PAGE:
Ho Chi Minh City (AsiaNews) - In a world economy characterised by high levels of unemployment, job loss and poverty that drive people to kill themselves, Catholic business people in Vietnam have offered themselves as a point of reference for the kind of development that can sustain society and man. Brought together in 2003 by an initiative of Card Jean Baptiste Phạm Minh Mẫn, archbishop of Ho Chi Minh City, they set up an association whose membership reaches many of the nation's dioceses, including Hanoi. Their Catholic faith together with private enterprise can be a model of development that goes beyond the quest for money and wealth, providing instead a work ethic that improves life and enrich the faith through the participation of non-Catholics and charitable organisations.
At present there
are more than 300 Catholic entrepreneurs and businessmen of the former Saigon who have become members. Their
initiatives of solidarity and communion are made in collaboration with Caritas
and other NGOs active in social work and support to urban poor. Solidarity,
sharing problems, do not, however, prevent businessmen from doing business and
This is the case of Cao Dũng Khanh, president of the cooperative Quang Minh, now considered- according to the 2011 ranking - among the 100 the most powerful and influential men in the country. Founded in 2003, the company has created a series of workshops that have been able to offer a hundred jobs and external collaboration contracts to more than 3 thousand workers. In the eight years of activity, all workers have received a regular salary in the national average, which has allowed them to support their family and ensure the right to education of their children. Today the products are for the overseas market and has an annual turnover in excess of three million dollars.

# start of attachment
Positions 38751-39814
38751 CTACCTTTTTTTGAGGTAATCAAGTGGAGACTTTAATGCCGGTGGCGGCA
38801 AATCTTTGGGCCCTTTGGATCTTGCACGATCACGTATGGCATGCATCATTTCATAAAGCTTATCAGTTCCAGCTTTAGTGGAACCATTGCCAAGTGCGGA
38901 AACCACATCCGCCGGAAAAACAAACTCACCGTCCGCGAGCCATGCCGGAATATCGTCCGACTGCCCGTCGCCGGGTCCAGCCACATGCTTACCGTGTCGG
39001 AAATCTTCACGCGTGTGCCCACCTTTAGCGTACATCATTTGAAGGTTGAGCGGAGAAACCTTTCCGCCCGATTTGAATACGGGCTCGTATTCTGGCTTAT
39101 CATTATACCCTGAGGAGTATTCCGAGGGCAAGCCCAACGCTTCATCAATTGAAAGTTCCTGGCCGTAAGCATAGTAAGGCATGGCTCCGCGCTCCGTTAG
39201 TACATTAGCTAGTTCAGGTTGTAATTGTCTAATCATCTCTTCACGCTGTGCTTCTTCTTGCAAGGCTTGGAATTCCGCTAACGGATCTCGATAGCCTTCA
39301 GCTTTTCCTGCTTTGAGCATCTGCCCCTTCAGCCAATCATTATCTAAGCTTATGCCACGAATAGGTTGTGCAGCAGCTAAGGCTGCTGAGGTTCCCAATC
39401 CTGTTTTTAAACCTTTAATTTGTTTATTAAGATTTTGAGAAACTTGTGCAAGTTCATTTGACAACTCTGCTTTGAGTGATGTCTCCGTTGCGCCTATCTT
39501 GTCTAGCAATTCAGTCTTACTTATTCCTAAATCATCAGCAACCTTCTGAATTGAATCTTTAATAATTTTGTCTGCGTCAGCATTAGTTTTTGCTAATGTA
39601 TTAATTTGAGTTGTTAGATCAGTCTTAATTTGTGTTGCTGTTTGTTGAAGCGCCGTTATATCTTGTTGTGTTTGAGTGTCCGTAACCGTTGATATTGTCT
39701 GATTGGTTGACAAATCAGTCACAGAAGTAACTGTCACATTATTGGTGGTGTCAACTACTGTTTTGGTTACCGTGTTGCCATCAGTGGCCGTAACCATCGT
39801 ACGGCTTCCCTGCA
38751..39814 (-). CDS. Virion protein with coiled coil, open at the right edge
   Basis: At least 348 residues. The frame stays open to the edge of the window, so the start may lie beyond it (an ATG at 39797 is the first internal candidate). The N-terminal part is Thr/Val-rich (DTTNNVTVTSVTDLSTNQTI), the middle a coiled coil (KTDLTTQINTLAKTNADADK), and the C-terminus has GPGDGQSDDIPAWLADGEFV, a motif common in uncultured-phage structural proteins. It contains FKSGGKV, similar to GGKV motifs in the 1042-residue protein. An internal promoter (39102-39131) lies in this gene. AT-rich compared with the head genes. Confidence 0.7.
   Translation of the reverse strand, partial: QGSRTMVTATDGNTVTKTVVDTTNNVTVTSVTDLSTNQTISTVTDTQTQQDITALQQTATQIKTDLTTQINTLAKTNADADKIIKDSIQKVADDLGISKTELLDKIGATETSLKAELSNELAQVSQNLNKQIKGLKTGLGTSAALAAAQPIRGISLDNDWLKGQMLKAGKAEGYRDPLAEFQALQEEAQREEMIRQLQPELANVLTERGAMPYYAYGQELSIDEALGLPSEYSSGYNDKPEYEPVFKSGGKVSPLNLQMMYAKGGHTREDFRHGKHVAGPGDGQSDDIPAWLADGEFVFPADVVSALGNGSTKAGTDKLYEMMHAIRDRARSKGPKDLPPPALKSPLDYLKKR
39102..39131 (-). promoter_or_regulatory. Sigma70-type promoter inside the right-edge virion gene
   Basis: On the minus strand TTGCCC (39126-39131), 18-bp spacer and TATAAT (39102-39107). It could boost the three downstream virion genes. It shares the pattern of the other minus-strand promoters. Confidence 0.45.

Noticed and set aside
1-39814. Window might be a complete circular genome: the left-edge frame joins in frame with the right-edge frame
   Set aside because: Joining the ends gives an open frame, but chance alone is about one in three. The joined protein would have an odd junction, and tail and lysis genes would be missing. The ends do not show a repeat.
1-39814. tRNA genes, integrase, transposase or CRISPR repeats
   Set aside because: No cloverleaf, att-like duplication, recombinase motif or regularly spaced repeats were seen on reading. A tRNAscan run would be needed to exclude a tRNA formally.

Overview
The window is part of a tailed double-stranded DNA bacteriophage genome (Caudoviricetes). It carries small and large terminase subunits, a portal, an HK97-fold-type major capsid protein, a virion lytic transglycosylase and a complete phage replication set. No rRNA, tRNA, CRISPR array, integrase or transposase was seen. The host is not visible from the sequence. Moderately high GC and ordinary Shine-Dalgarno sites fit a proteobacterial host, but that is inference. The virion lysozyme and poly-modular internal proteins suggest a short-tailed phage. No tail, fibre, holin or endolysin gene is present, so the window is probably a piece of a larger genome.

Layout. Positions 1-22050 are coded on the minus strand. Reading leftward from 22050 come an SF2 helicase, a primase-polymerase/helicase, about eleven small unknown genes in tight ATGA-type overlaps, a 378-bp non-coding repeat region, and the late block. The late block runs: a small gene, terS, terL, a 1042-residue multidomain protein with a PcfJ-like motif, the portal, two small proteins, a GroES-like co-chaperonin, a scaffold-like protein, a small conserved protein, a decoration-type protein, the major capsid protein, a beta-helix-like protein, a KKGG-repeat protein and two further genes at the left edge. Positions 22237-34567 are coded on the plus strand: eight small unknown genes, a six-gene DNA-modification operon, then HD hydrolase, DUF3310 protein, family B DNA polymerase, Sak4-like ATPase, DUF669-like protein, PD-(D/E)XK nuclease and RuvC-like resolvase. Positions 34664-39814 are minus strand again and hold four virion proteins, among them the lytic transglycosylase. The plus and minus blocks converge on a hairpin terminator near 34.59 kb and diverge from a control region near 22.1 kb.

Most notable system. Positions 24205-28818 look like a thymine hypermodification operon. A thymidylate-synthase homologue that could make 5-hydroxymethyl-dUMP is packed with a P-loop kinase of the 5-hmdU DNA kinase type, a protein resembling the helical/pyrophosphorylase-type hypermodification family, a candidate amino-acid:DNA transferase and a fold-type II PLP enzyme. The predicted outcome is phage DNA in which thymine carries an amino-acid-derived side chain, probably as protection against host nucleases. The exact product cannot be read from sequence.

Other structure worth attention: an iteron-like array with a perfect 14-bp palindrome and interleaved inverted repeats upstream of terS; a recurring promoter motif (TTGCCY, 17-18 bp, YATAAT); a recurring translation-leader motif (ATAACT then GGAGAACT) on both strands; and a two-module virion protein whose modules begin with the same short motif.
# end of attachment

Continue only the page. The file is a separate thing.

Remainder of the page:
But what matters most is the human value: all entrepreneurs gathered in the association of Christian inspiration offer work to Catholics and non-Catholics, as revealed by Mr. Huy, an employee of the Quang Minh cooperative who does not profess the Catholic faith, "Catholic leaders and co-workers are friendly, good-hearted - the man told AsiaNews -. And it's easy to have a 'common voice' in the interests of labor. This is an essential factor in promoting inner strength, giving rise to a circle of solidarity at work and thus contributing to the success of the cooperative. "
Since 1987, when the communist government opened up the market economy, private businesses today are an essential resource for Vietnam, and can offer employment and wealth. Today, however, because of the global economic crisis and a mismanagement of resources, at least 50 thousand activities among small and medium-sized enterprises are at risk of bankruptcy or have closed their doors. And despite an export volume amounting to 24 billion dollars in the first quarter of 2012, predictions for the future are bleak because of the macro-economic imbalances, distortions in production, trade and transaction costs. This is compounded by the limbo in which the country, is suspended between the old "statist" and communist system and capitalist-style market economy.